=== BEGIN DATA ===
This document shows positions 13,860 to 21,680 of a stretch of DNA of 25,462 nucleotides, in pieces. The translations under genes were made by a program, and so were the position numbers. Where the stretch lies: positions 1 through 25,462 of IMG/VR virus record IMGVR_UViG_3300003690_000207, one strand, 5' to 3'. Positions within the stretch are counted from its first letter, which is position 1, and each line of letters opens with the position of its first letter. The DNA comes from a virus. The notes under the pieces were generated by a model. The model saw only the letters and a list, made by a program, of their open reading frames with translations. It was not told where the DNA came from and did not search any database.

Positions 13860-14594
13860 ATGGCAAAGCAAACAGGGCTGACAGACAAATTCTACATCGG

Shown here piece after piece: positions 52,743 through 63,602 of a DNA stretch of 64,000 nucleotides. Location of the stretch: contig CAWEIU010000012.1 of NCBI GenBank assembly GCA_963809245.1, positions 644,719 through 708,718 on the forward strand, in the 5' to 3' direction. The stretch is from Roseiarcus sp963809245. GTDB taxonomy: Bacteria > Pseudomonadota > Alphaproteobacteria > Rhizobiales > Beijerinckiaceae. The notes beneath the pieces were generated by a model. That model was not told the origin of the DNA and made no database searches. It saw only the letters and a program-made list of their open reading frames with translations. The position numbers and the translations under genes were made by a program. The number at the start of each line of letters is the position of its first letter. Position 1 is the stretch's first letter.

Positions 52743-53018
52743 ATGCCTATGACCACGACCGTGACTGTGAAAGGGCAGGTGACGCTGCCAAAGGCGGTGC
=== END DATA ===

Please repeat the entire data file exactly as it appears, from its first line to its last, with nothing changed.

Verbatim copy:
This document shows positions 13,860 to 21,680 of a stretch of DNA of 25,462 nucleotides, in pieces. The translations under genes were made by a program, and so were the position numbers. Where the stretch lies: positions 1 through 25,462 of IMG/VR virus record IMGVR_UViG_3300003690_000207, one strand, 5' to 3'. Positions within the stretch are counted from its first letter, which is position 1, and each line of letters opens with the position of its first letter. The DNA comes from a virus. The notes under the pieces were generated by a model. The model saw only the letters and a list, made by a program, of their open reading frames with translations. It was not told where the DNA came from and did not search any database.

Positions 13860-14594
13860 ATGGCAAAGCAAACAGGGCTGACAGACAAATTCTACATCGG

Shown here piece after piece: positions 52,743 through 63,602 of a DNA stretch of 64,000 nucleotides. Location of the stretch: contig CAWEIU010000012.1 of NCBI GenBank assembly GCA_963809245.1, positions 644,719 through 708,718 on the forward strand, in the 5' to 3' direction. The stretch is from Roseiarcus sp963809245. GTDB taxonomy: Bacteria > Pseudomonadota > Alphaproteobacteria > Rhizobiales > Beijerinckiaceae. The notes beneath the pieces were generated by a model. That model was not told the origin of the DNA and made no database searches. It saw only the letters and a program-made list of their open reading frames with translations. The position numbers and the translations under genes were made by a program. The number at the start of each line of letters is the position of its first letter. Position 1 is the stretch's first letter.

Positions 52743-53018
52743 ATGCCTATGACCACGACCGTGACTGTGAAAGGGCAGGTGACGCTGCCAAAGGCGGTGC